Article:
Self-defense occurs when a person(s) is attacked by another individual(s) and therefore finds him or herself attempting to avoid, survive and escape from a violent incident with minimal injury to all parties involved. If the survivor should unavoidably harm his/her attacker while defending him or herself, this was an inevitable risk of the attacker's decision. However, once the attacker is unable or unwilling to continue his/her assault, the survivor is morally obligated to de-escalate all violent response. If the defender fails to do this, he/she has become the attacker.
The responsibility of the survivor of a violent assault is to get away using the minimum force necessary and to try to escape unharmed. It is not their task to punish the assailant for his/her vicious violation of one's person or safety. This is the responsibility of the police, the courts and whatever divine authority that you believe in. Once you're safe,the job of the survivor is finished.
While it is human nature and completely understandable to feel the need to lash out at someone who has tried to harm us or someone we love, we as martial artists are bound by the Wu Te to a higher moral code. There is an obligation that comes when we learn our martial skills, and it is our responsibility to control our emotions and not harm others because we are frightened and angry, even if "they deserve it".
It is also unsafe to stand toe to toe and engage your attacker. The longer you remain in a violent situation the greater your risk of injury. From this point of view all techniques that you use should be executed with the intention of stopping the attack and giving yourself an opportunity for escape. This is not a Kung fu movie--this is real life. Your health and your safety are at risk. If you live to tell your friends and family about the incident, then congratulations! You won!
Self-defense is not just limited to combat techniques applied after the assault has begun. There are 3 levels of self-defense technique:
Each of these is applied as the situation escalates, without disengaging the previous levels.
Mental self-defense techniques consists of common sense, awareness and confidence. These are interdependent and all applied together. Avoid dangerous places, situations and people. Don't walk alone or park in dark, isolated locations; don't associate with criminals, people who abuse drugs and alcohol, or anyone who gives you the creeps. Be aware, raise your mental radar; make sure you can see everything in your general vicinity and watch to see who and what is around you. If something or someone make you uncomfortable leave and/or avoid it, even if you have to go out of your way. Be confident, don't act like a victim; walk with your head up and make sure people see that you see them. Know that it only takes a few simple techniques practiced regularly to give the advantage in a self-defense situation.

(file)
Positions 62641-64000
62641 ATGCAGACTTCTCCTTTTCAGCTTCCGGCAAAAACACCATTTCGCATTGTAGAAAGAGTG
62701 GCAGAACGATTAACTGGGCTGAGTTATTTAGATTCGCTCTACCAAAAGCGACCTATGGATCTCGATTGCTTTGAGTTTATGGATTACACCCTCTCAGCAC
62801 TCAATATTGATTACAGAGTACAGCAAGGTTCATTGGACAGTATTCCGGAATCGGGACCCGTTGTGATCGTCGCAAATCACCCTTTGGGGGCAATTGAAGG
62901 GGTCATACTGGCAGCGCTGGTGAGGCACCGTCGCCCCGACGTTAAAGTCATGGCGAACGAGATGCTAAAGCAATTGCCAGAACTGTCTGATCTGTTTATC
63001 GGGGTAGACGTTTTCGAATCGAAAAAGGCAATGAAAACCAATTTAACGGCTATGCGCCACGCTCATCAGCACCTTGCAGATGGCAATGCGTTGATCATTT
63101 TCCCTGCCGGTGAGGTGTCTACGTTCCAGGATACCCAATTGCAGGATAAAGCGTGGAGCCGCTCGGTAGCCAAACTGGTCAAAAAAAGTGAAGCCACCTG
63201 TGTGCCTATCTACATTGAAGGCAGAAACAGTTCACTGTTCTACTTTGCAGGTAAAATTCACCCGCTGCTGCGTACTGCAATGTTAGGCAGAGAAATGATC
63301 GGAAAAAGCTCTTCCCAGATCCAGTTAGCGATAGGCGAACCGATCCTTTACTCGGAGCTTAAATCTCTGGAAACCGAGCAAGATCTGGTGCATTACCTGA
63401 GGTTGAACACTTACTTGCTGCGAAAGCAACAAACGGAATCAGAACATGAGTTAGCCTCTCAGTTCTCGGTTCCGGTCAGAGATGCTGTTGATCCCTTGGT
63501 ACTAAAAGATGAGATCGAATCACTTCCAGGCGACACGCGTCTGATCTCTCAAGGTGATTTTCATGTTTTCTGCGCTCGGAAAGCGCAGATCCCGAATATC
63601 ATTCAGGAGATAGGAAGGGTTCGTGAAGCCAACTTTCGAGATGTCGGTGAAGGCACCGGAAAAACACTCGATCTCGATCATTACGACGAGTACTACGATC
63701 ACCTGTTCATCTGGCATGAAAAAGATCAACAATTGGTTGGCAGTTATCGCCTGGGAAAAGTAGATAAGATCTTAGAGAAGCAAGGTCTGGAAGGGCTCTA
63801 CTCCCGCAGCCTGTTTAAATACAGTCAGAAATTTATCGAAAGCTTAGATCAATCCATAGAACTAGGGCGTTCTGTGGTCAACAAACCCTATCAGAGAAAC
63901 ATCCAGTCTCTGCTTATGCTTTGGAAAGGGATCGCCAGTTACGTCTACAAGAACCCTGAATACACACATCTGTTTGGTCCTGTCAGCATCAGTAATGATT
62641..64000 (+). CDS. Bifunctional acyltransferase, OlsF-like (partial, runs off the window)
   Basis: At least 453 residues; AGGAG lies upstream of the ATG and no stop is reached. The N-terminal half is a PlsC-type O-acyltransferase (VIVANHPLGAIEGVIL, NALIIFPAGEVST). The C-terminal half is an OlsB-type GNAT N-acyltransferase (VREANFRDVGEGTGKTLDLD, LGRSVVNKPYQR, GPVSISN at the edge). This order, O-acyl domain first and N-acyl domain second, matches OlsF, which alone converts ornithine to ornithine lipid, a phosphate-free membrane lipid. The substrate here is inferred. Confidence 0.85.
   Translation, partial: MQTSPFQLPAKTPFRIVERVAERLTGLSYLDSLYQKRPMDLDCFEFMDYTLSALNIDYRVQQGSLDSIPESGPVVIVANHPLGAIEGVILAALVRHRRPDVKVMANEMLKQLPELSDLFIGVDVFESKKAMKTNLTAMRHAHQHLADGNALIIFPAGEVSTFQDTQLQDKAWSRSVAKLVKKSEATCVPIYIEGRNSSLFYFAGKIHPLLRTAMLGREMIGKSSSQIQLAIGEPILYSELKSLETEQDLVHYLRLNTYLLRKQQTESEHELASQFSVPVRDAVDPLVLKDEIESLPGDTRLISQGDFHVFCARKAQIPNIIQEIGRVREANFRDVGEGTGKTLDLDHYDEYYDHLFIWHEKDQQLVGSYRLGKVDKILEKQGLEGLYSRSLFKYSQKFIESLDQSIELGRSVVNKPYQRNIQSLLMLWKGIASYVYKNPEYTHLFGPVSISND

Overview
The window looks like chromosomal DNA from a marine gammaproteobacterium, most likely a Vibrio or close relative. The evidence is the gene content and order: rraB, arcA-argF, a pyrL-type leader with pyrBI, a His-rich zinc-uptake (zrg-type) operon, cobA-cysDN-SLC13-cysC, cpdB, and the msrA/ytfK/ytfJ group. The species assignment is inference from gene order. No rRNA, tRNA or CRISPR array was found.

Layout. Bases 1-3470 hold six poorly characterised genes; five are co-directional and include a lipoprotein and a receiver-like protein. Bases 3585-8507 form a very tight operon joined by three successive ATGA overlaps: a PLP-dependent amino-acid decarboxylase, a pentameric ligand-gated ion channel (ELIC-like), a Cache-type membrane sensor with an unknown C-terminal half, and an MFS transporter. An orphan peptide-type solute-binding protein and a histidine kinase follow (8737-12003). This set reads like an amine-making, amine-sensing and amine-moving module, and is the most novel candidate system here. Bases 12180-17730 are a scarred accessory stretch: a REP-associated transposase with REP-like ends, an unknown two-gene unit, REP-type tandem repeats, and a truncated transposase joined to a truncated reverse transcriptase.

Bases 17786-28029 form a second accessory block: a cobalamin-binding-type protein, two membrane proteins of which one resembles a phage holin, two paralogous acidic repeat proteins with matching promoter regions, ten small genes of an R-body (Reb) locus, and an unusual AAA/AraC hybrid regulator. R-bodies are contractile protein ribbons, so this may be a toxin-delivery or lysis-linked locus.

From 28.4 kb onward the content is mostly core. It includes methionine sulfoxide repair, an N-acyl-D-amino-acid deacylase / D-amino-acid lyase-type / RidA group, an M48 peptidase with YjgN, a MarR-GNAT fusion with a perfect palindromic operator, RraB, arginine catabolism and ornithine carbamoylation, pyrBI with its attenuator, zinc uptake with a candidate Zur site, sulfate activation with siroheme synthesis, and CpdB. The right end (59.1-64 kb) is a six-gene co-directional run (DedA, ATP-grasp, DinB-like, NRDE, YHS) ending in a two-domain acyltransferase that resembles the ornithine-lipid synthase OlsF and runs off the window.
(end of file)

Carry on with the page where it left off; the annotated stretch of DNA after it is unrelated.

Verbal self-defense begins after someone has gotten past your mental radar. Use your voice to try to de-escalate the situation. But this will require that your mental self-defense techniques are operating at peak capacity. Demonstrate confidence--an attacker is not interested in being hurt. Be aware of the verbal and other signals the attacker is sending. Talk calmly or yell--only you can determine the appropriate verbal technique. You must also be aware of every move the attacker is making, your distance, the angle to you from them, and your advantages and disadvantages. You must be ready to act.
Finally, physical combat techniques must be applied if all the other levels of self-defense have failed to stop the attacker. However, the mental and verbal levels of self-defense must not be disengaged. Remember the attacker's intention and modus operandi are not predictable. You must be flexible; be ready to go directly from mental to physical self-defense swiftly in order to keep your advantage against the attacker. As long as your mental radar is engaged the attacker can't steal the advantage by surprising you. You continually must be aware of your surroundings, as well as your situation, and the attacker's position, condition and attitude. Use you voice to try to get help and scare the attacker away. Use your combat techniques to neutralize the attacker's ability to harm you and to get away as quickly as possible.
Self-defense is a legitimate use of your martial arts skills; needlessly harming other people is not. We must be aware of our intention and be sure that we are truly defending ourselves and not fighting or attacking another person because we are angry or frightened. If you must defend yourself, get out of harm's way as quickly as possible. Above all, put your well-being and safety first. I pray that you never have to use the information in this article.
If you know yourself and know your enemy you will never lose in a hundred battles. . .
The Art of War- Lao Tzu